Hiring alert: qualifications that count for men may count against women

Virginia Valian argues that qualifications, such as having lived in more than one country, might be seen as a plus in men but not in women.

I wondered about this issue a while back when I noticed that some women with post-docs at an exceptionally prestigous university were not flourishing on the job market to the extent that some male post-docs were. Such casual and unsystematic observations prove nothing, but they did raise a question. And it is possible that what could be taken to show a man had extra time to do research before he takes on a tt job, might in a woman principally be a reminder that she did not get a tt job when she left grad school.

If you are on a search committee, it might well be worthwhile to have an explicit discussion about this. For example, will a role as grad student association president show leadership abilities or will it indicate a failure to concentrate on research? Gender shouldn’t make a difference, but it might.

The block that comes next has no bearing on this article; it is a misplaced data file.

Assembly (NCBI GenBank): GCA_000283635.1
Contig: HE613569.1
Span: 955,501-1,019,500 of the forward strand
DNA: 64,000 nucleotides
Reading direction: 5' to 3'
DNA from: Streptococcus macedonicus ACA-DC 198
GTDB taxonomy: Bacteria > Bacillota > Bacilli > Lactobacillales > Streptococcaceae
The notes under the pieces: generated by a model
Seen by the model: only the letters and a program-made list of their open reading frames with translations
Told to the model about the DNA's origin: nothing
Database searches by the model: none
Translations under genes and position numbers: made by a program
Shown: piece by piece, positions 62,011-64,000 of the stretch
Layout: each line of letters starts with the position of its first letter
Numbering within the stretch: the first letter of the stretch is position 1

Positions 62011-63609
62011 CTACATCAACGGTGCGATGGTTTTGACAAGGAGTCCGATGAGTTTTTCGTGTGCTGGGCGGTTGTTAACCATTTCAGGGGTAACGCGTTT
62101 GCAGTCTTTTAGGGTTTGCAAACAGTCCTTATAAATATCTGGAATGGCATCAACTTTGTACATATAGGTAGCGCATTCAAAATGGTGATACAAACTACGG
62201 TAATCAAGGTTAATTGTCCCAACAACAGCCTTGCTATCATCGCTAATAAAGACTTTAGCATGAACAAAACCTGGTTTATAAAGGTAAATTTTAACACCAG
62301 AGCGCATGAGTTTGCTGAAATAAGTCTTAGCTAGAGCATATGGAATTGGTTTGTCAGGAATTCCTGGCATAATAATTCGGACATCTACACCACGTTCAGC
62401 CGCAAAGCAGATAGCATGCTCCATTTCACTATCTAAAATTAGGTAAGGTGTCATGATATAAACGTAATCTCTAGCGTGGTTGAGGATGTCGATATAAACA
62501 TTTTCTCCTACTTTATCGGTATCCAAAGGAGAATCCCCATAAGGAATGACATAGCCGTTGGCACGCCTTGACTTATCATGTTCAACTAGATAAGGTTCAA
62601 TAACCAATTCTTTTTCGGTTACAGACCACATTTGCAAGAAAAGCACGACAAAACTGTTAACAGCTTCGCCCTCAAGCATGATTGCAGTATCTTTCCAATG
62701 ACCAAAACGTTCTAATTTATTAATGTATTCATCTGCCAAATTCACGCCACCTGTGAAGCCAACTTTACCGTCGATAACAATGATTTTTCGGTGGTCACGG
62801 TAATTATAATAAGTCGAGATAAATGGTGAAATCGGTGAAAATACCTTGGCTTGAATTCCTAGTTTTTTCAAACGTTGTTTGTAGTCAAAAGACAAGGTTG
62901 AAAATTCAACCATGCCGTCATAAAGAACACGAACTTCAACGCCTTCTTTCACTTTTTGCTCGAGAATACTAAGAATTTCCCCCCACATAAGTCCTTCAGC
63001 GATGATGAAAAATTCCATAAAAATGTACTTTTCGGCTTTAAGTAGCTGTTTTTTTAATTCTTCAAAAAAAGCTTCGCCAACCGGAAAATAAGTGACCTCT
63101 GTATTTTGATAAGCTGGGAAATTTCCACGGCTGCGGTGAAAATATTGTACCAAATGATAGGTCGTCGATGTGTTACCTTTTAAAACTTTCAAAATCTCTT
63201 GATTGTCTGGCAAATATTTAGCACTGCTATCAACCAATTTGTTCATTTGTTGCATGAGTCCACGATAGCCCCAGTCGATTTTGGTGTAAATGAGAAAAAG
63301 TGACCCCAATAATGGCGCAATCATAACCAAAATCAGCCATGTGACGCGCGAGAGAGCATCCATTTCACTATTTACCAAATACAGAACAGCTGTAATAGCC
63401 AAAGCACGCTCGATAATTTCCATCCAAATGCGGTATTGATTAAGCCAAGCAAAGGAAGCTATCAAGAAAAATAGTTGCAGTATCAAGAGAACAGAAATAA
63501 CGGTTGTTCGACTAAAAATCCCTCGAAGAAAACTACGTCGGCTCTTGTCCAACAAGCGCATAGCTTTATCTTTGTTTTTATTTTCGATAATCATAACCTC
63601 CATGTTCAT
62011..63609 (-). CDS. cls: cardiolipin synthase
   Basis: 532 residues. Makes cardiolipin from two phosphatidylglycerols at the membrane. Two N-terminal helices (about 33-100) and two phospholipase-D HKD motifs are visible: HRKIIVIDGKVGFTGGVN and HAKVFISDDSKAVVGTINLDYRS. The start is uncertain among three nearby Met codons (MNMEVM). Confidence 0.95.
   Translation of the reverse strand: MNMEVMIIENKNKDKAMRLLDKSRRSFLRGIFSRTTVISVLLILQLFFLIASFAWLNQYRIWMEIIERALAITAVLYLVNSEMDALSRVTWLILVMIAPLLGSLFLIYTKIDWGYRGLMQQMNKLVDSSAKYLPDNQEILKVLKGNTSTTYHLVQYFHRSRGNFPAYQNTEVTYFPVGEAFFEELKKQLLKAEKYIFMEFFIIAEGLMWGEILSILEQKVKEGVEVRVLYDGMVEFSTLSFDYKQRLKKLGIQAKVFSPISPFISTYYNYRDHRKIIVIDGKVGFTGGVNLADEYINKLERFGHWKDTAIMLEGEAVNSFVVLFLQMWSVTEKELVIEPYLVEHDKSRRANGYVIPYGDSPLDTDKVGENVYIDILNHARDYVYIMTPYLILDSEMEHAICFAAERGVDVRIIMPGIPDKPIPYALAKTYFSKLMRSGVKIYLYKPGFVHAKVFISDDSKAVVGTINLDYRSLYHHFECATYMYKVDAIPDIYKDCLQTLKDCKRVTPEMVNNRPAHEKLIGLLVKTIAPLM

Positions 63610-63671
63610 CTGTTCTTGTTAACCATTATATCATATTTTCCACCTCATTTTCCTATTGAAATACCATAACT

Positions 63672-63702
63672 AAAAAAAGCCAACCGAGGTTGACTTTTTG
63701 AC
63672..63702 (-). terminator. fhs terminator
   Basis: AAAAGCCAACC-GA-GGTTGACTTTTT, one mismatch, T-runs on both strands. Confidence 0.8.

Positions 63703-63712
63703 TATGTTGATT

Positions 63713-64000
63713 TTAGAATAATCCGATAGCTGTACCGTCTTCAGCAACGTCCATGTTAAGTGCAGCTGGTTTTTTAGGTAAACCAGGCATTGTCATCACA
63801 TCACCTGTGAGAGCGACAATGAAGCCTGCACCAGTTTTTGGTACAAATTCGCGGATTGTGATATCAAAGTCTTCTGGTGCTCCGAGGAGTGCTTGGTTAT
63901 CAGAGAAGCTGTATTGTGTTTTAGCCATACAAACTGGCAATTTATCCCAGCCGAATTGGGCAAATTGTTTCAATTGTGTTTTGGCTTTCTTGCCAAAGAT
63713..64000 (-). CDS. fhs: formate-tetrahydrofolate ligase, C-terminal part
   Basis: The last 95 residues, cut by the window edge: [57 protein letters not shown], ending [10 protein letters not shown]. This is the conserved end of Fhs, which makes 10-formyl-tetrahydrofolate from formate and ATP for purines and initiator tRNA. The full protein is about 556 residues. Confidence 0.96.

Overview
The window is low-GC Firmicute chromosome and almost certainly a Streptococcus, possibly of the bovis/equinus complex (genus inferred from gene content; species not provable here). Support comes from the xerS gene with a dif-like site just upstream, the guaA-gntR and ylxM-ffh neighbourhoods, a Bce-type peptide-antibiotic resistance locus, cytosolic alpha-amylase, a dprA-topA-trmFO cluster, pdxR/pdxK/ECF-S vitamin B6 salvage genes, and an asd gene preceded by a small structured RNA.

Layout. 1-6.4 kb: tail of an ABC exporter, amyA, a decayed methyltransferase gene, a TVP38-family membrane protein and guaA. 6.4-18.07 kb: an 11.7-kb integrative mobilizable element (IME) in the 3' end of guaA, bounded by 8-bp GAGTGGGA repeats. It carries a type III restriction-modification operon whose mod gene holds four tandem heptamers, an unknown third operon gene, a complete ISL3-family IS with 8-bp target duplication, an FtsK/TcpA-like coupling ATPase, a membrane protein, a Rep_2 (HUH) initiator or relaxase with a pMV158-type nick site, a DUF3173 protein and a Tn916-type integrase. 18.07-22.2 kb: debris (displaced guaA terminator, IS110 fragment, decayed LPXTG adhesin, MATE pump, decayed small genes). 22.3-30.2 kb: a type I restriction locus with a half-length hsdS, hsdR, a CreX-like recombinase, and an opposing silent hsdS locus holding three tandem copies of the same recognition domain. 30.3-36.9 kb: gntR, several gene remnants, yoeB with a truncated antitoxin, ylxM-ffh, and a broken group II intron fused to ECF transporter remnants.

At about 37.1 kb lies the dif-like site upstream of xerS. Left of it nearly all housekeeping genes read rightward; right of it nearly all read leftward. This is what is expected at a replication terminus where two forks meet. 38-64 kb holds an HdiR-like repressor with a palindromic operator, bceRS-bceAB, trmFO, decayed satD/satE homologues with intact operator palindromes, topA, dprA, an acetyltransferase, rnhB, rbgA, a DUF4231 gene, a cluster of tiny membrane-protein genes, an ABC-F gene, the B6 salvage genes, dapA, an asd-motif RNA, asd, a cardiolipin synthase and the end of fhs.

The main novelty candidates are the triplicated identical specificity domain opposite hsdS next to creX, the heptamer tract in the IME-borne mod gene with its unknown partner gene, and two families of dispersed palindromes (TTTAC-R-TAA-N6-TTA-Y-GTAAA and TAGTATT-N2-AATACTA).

7 thoughts on “Hiring alert: qualifications that count for men may count against women

  1. Interesting points on how the same achievements or behaviors may be framed differently based on the identity of the person who did them.

  2. This is a huge concern of mine (as a woman on the job market). I have been told for years by my male colleagues that I should have no problem on the job market because I am a woman. Some of these people mean well (they sometimes follow up this comment by saying that they support hiring policies that favor women), but one of the consequences of such talk is that it raises the stakes for not securing a TT job on one’s first go-round.

    (And this is not just the people I know personally; check out any of the bro-y philosophy blogs out there and you will see that this belief that women receive preferential treatment in hiring is widespread.)

    I am worried that anything less than securing a TT job will make me look like a weak job candidate going forward. I am worried that people on hiring committees in the future will wonder, “Why didn’t she get a TT job? Places are bending over backwards to hire women, and if she didn’t get one, that must mean that she’s a mediocre philosopher.”

  3. Anon grad student, as I remember, recent statistics showed that the male-female hires were proportional to graduation rates for phd students. In any case, this blog and others really do need to spread the word. We could do a paper on something like ‘myths that can spoil your search’, and remind people of it early.

  4. None of my female friends have had a problem securing TT positions and I’m not worried about myself when the time comes. Is there really a serious worry here?